Thousands of foreign doctors and nurses could surge into areas overwhelmed by the coronavirus early in the Biden administration if health industry interests and advocacy groups win changes to immigration policy and reverse President Donald Trump’s crackdown on certain visas.
An estimated 10,000 physicians are in the country on H-1B visas that currently restrict where they can work — and they could face deportation if they fall ill and are unable to do their jobs. An additional 15,000 foreign nurses who’ve applied to immigrate are stuck in limbo because of consulate closures and backlogs. The Trump administration has tightened visa requirements on these and other skilled foreign workers, adding to the difficulties.
Hospital operators, medical associations and immigration groups want the incoming administration to issue executive orders and other directives after Inauguration Day to ease visa restrictions, and also are lobbying Congress on stalled legislation that would grant more foreign doctors and nurses permanent residency status — possibly by reallocating 40,000 green card slots that have gone unused in recent years.
“We’ve got open beds, we’ve got ventilators, we’ve got all the physical aspects. Our issue has been more along the lines of having staff,” said Tim Moore, CEO of the Mississippi Hospital Association. Powerful industry groups including the American Medical Association, the American Hospital Association and the American Immigration Lawyers Association have joined in the calls for change.
Backers of the legislation think linking health worker shortages with immigration policy will resonate with the incoming administration as Covid deaths and hospitalizations mount. Efforts to expand immigration for health workers have been caught up in a broader, fractious immigration debate for most of the Trump years.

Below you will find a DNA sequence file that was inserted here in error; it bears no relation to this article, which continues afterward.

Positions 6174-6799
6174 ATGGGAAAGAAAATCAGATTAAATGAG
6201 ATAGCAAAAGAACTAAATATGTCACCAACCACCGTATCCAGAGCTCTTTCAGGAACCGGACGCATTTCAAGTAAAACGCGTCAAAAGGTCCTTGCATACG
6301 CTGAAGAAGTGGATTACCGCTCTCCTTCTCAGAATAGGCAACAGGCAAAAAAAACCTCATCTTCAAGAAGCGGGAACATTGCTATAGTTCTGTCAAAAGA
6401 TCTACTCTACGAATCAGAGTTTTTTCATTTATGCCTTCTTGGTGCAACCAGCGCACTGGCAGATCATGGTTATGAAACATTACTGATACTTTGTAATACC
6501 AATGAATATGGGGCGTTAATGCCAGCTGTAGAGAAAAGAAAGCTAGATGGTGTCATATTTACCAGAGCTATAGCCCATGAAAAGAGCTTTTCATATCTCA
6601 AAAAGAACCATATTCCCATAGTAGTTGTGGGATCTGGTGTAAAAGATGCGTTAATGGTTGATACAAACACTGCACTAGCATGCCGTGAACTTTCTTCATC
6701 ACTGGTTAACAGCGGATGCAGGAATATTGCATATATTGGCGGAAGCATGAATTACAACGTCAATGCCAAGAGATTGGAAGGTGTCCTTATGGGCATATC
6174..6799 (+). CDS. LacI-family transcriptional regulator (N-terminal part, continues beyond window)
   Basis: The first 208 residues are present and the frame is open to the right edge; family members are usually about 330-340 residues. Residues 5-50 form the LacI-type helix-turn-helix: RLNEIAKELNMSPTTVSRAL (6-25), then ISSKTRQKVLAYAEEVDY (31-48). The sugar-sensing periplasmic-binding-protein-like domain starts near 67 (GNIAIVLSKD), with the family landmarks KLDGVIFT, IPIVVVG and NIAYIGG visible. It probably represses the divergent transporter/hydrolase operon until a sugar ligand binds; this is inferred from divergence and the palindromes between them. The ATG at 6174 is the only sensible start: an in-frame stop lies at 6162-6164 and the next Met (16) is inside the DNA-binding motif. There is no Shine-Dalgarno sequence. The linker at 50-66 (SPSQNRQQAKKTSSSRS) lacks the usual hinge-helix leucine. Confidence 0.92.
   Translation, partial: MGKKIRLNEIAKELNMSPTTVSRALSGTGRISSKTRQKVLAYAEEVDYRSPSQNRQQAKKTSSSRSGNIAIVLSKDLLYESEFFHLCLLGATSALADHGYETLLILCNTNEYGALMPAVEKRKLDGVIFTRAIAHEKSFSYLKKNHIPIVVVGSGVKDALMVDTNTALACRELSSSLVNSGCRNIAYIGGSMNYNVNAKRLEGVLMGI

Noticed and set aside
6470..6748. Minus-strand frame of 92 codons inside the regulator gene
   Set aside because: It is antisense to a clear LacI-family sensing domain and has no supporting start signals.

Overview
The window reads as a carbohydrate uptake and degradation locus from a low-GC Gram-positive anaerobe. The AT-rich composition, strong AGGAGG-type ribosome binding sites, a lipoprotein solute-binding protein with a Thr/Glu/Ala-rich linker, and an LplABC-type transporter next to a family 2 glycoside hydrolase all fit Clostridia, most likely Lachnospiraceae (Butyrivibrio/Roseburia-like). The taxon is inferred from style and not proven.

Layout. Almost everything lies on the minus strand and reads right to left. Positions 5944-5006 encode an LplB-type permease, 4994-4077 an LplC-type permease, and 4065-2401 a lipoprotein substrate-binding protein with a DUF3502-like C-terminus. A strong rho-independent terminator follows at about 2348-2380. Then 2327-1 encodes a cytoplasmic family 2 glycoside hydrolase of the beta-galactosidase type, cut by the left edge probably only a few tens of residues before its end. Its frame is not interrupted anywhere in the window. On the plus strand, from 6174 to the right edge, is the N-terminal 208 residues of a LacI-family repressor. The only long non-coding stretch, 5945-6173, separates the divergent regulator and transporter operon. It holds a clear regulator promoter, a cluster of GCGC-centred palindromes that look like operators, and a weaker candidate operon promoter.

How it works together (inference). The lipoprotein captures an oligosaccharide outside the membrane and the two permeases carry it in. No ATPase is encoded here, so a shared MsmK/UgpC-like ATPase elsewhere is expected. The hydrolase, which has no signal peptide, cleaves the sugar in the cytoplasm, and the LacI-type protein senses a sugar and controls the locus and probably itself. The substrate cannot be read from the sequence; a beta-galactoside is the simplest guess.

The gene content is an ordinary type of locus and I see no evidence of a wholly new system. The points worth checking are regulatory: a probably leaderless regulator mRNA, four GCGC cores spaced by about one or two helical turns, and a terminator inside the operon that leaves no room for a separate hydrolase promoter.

A spokesperson for the Biden transition linked the issue to the incoming administration’s plans for a broader overhaul of immigration policy for highly skilled workers.
“President-elect Joe Biden will work to ensure our economy capitalizes on the talent of highly trained foreign workers, while also ensuring we are tackling domestic unemployment. This means working with Congress to increase the cap on employment-based visas in a way that protects American workers while supporting our economic competitiveness,” said Biden spokesperson Jennifer Molina.
The Trump administration largely rebuffed the groups’ repeated requests on health workers, though the federal health department made some accommodations, like giving doctors on visas expanded use of telemedicine. There is still a remote chance further changes could be wrapped into a pandemic relief package before the end of the year.
On Tuesday, a federal judge struck down the Trump administration’s latest effort to limit high-skilled immigration. But advocates say plenty of barriers remain.
Concerns about having enough doctors and nurses to handle surging Covid caseloads have intensified over the past month, with some major hospitals again shutting down all elective procedures to free up staff. Unlike in the spring, the prevalence of the virus means there are fewer U.S. health care workers traveling to hot spots.
Much of the recent lobbying around surging foreign health workers has revolved around the Healthcare Workforce Resiliency Act, S. 3599 (116), a bill that would “recapture” thousands of unused green cards Congress authorized in previous years and reallocate them, with 25,000 reserved for nurses and 15,000 for physicians.
But despite broad support from both sides of the aisle — including lead sponsor Sen. David Perdue (R-Ga.), whose runoff election in December could determine control of the Senate — the bill has been stalled since May.
Advocates of expanded immigration and health interests expect the measure will have stronger support from the Biden White House.
“I think it has a chance of passing even if Republicans keep control of the Senate, without Trump pushing on this issue,” said Greg Siskind, a prominent immigration lawyer who specializes in health care employment. “I don’t think it’s a natural thing for Republicans to be anti-immigration. They’ve always been willing to reach bipartisan solutions, it’s only been the last four years that’s changed.”